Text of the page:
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Savoir-Faire and Savoir-Vivre

Post #1675 • April 8, 2014, 6:27 AM

[Image: Sara Jane Ho, from a ]

Sara Jane Ho, from a story about her at The Australian.

Artspace interviews Sara Jane Ho, proprietress of the Institute Sarita.

At Institute Sarita, our mission is to take the modern-day woman by the hand, in this time of great change and pressure, and lead her to a better, more fulfilling life of family-oriented values, excellent taste, and quality ideas. The cultural value of appreciating art and the heritage or new perspective it can give you is very much included in that.

Call it reactionary, but Ms. Ho may have a better sense of what it all means than a lot of art aficionados in the West.

While people have different motivations for viewing art or collecting, I would like to caution against seeing art as a must or a steppingstone for making one’s way through society. Art is accessible to all, thanks to museums, galleries, Artspace, and the like. But in relation to society, with its newfound wealth, Chinese are adopting a higher measure of quality of life. They have deeper desires, hold themselves to higher standards, and want to earn the respect of others—these are all indicators of social progress. So as a society becomes richer, it is natural to aspire to more sophisticated—and expensive—hobbies. ...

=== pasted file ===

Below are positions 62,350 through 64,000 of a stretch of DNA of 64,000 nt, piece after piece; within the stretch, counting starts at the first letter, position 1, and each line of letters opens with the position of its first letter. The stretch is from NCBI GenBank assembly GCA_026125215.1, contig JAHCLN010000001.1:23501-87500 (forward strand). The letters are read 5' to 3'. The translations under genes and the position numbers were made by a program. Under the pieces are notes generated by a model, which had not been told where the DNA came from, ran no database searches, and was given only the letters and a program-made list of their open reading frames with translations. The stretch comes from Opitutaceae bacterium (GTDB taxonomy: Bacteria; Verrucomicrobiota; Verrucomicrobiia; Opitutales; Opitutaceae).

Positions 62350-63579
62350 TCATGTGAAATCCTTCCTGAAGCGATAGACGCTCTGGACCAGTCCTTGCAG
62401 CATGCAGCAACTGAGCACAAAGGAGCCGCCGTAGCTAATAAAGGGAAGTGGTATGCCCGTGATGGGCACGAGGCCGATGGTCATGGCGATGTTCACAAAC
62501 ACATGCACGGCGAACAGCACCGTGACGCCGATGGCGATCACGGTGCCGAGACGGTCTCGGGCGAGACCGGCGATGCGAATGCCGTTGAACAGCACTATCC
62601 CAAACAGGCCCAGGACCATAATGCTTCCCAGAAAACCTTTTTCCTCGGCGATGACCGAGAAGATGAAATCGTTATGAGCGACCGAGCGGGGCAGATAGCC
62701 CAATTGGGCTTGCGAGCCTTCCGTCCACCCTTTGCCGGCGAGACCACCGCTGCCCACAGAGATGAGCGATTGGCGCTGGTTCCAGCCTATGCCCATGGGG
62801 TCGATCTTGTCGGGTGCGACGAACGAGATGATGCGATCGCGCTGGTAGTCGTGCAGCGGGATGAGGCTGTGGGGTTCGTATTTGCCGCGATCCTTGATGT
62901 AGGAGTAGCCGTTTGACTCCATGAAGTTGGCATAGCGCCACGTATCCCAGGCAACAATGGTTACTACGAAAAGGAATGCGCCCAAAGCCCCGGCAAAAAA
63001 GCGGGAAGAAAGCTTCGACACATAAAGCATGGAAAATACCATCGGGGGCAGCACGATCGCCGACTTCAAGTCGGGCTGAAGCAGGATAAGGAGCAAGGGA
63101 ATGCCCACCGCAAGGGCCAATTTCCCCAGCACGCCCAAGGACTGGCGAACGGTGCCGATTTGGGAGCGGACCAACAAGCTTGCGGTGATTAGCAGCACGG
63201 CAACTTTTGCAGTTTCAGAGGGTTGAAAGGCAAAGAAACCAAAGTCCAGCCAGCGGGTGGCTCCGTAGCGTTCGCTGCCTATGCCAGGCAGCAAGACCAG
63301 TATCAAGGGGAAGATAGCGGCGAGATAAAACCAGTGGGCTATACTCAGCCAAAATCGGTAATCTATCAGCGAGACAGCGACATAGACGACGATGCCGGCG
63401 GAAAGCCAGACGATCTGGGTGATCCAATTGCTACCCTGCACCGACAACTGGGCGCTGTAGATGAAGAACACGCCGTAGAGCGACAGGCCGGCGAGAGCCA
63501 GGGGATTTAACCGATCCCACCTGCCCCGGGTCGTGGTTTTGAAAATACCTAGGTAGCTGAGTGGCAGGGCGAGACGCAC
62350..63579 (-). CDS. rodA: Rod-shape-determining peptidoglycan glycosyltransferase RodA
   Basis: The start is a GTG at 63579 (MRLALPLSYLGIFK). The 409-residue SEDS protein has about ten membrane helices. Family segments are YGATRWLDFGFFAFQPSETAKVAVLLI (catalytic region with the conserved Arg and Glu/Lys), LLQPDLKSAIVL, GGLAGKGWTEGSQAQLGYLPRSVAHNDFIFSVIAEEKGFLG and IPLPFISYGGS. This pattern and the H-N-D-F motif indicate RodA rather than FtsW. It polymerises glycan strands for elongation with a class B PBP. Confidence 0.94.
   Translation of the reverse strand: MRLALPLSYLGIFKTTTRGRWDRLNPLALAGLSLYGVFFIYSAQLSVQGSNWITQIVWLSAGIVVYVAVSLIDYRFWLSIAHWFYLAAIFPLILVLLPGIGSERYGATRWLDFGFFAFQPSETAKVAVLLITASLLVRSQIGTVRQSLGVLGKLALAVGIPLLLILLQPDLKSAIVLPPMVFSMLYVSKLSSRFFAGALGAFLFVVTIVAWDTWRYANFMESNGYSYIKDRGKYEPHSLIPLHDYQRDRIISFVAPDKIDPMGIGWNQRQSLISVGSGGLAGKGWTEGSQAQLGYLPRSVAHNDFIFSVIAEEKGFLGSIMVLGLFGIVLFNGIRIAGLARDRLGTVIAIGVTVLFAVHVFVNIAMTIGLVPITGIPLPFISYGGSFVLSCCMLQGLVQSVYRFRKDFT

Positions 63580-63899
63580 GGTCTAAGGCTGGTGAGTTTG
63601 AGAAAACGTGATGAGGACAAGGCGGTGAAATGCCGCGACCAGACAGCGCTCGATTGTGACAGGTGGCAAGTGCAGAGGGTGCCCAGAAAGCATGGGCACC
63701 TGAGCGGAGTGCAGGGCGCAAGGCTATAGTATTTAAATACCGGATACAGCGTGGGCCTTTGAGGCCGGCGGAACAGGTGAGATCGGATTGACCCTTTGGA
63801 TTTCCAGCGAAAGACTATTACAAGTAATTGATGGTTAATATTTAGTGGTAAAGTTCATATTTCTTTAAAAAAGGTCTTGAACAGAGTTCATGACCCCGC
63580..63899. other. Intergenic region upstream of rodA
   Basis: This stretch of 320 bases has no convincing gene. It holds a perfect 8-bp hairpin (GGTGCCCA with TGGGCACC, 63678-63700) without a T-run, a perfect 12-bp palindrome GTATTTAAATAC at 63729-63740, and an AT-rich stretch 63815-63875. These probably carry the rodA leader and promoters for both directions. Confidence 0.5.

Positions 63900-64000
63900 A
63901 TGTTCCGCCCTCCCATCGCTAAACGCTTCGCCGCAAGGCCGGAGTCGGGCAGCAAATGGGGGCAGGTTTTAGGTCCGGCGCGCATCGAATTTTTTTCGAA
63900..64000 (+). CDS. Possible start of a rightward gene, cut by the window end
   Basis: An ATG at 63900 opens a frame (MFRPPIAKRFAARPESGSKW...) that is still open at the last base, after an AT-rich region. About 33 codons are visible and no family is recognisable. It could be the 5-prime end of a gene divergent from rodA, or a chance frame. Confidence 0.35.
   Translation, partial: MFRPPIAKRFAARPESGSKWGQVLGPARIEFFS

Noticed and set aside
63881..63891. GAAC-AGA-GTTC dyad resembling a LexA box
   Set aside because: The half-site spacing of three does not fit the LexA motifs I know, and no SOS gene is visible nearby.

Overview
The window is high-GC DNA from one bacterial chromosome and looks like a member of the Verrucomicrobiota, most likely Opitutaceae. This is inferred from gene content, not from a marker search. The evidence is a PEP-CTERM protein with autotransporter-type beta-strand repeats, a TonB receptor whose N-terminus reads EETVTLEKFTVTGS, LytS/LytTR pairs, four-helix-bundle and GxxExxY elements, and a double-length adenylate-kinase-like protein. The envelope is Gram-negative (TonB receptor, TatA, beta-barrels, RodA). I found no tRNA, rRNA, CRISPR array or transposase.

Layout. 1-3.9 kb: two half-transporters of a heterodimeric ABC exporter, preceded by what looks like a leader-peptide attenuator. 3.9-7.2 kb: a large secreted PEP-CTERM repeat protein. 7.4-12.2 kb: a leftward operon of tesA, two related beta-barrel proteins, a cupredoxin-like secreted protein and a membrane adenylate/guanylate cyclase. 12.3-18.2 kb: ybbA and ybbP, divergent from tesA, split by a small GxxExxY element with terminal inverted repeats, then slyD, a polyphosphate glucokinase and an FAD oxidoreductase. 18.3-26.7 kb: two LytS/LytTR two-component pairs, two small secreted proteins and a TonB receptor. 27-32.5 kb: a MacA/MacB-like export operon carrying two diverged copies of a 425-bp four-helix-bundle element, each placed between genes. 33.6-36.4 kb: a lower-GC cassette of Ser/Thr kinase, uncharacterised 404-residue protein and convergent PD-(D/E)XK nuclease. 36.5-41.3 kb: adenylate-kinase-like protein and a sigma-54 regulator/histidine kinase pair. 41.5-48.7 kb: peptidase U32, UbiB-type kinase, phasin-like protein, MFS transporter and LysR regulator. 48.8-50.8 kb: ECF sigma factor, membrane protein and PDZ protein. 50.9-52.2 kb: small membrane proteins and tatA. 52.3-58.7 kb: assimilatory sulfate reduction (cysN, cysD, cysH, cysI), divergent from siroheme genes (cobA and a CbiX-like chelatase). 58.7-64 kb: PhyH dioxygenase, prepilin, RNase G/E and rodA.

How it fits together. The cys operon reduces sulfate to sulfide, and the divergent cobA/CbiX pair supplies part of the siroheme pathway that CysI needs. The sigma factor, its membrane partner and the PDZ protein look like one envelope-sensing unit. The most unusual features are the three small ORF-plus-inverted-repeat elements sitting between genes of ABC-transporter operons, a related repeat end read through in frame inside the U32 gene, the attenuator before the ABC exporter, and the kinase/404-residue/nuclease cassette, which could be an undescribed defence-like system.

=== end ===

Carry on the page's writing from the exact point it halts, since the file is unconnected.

In my finishing school, we teach that being a true lady is not determined by how rich you are in terms of money but also in culture and experience. ... Refined people seek refined works of artists around them. When you buy a Louis Vuitton bag, there will be thousands of women around the world who have the same bag. When you buy a sculpture or painting to hang in your home, it defines you in a much stronger and more unique way.

The Institute Sarita observes, Savoir-faire and savoir-vivre are critical today. This sort of thing could come in handy as the Dark Enlightenment takes shape. I wouldn't exactly say that I welcome our neoreactionary overlords but I have to admit that art had a great track record under the monarchies, and I wonder whether democracy requires ancient-Athens levels of philosophical vitality that we haven't had in this country since the late 18th century.

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